Frozen Shoulder

What is it ?

Frozen shoulder, also known as adhesive capsulitis, occurs when the connective tissue that encases the shoulder joint tightens, restricting its movement. 


Frozen shoulder typically consists of three stages, which develop slowly. The timeline for each stage varys per case. 

  1. Freezing stage:  Any movement of your shoulder causes pain, and your shoulder’s range of motion starts to become limited.
  2. Frozen stage: Pain may begin to diminish during this stage. However, your shoulder becomes stiffer, range of motion decreases and becomes more difficult. 
  3. Thawing stage: The range of motion in your shoulder begins to improve.


Unfortunately, the true cause for Frozen shoulder is uncertain ; however, frozen shoulder is more likely to occur in those who have been immobile for prolonged periods, such as post surgical, stroke or fracture. 

Others could be : 

  • People with diabetes
  • People 40 or older, women more so than men. 
  • Rotator cuff injury  


The most common treatment for Frozen shoulder is Physical Therapy to help break down scar tissue buildup helping increase mobility and decrease pain. Exercises and PT can also help improve muscle strength is musculature that has atrophied due to lack of use.  Other potential treatments include: 

  • Anti-Inflammatory medication: always speak with your doctor before taking any new medications. Similar to ice/heat this will attempt to decrease inflammation and pain.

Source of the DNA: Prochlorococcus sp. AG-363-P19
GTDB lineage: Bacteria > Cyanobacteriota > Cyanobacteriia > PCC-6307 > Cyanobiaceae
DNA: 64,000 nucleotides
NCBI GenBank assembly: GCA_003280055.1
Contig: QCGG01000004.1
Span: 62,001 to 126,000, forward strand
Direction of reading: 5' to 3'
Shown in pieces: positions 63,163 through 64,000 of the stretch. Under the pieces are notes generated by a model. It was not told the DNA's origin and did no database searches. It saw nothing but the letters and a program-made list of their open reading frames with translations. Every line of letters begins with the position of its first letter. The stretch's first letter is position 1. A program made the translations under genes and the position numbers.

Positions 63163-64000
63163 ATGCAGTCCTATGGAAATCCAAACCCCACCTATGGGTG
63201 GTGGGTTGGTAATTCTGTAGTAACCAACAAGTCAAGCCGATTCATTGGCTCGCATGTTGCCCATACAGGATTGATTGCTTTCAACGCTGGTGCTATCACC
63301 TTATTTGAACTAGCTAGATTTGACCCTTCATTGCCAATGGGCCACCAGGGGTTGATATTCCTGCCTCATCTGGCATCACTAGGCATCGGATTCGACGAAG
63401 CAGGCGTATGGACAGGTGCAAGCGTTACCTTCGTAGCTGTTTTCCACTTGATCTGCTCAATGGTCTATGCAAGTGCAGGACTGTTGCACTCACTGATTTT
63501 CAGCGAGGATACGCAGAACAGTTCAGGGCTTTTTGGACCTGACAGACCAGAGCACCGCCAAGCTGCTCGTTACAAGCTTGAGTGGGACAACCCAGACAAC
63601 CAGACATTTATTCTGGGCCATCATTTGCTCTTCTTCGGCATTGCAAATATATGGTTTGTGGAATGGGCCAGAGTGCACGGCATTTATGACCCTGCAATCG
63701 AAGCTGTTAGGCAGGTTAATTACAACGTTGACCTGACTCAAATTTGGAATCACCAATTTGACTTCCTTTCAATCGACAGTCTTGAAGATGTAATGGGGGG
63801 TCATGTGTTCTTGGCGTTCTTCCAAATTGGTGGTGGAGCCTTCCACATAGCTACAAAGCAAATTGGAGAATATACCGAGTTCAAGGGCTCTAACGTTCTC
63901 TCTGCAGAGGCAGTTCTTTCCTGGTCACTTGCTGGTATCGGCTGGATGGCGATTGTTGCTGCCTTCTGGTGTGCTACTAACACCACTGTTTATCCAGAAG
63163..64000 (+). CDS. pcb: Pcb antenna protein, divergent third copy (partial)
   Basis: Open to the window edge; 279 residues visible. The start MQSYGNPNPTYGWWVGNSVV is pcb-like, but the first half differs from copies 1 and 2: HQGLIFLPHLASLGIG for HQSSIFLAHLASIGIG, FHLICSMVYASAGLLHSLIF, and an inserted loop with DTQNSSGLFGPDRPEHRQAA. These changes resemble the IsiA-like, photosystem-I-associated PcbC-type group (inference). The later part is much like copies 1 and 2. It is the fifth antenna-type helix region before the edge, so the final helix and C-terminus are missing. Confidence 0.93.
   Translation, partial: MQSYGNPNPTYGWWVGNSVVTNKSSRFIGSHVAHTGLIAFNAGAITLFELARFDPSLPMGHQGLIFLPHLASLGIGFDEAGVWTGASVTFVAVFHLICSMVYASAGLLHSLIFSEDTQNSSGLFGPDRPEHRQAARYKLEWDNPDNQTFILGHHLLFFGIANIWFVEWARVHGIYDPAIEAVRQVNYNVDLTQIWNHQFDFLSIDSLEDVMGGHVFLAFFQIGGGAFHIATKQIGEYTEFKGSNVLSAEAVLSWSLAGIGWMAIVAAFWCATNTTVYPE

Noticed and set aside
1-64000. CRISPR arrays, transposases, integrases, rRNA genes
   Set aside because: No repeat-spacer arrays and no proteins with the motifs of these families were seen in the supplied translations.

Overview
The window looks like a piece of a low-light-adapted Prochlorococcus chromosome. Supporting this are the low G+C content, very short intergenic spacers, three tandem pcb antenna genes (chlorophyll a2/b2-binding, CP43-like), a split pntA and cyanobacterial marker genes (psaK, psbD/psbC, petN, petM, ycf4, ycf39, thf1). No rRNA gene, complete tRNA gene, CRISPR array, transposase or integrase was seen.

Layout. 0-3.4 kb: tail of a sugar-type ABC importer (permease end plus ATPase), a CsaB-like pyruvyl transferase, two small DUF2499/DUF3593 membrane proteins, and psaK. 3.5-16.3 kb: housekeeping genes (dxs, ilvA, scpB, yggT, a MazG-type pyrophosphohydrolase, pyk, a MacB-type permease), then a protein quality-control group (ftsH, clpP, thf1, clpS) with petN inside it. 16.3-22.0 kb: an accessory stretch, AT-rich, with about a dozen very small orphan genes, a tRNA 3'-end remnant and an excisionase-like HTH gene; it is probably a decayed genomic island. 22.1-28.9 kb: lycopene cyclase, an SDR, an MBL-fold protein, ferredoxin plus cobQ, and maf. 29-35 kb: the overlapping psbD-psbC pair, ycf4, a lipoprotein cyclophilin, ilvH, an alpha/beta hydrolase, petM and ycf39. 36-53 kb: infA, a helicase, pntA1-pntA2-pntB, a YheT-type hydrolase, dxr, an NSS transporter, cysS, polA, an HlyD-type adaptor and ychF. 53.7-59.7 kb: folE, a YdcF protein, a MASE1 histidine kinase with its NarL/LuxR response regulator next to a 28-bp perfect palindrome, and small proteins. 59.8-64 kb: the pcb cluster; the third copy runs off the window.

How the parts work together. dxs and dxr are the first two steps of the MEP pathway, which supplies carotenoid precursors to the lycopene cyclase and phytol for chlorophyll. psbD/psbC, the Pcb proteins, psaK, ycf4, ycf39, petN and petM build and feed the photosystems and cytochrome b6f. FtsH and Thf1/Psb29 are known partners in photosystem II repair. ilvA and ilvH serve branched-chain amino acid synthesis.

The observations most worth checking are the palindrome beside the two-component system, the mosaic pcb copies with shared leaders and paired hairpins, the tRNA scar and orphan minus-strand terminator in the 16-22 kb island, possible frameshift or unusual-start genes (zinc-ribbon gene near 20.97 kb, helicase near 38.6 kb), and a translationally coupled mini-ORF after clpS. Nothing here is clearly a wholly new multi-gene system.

• Heat/Ice: this may help to reduce the pain and inflammation in the shoulder. 
  • Cortico-steroid injection: To further decrease inflammation your doctor may give you a steroid in the area of pain. 
  • Surgery: For frozen shoulder, you may undergo two surgeries, both done under anesthesia. The first will be to move your arm into various positions to stretch the tight tissue. If there is too much scar tissue then the second surgery may be given to cut through the tissue that may be leading to pain and immobility. Typically this will be the last resort if all other forms of treatment prove unsuccessful. 


If you fall under the category of someone post surgery, break or stroke you can speak with your doctor about physical therapy. Physical Therapy can provide you with  exercises or movements to help prevent prolonged immobility and likelihood of frozen shoulder. To see a few examples of mobility exercises for frozen shoulder, check out our blog.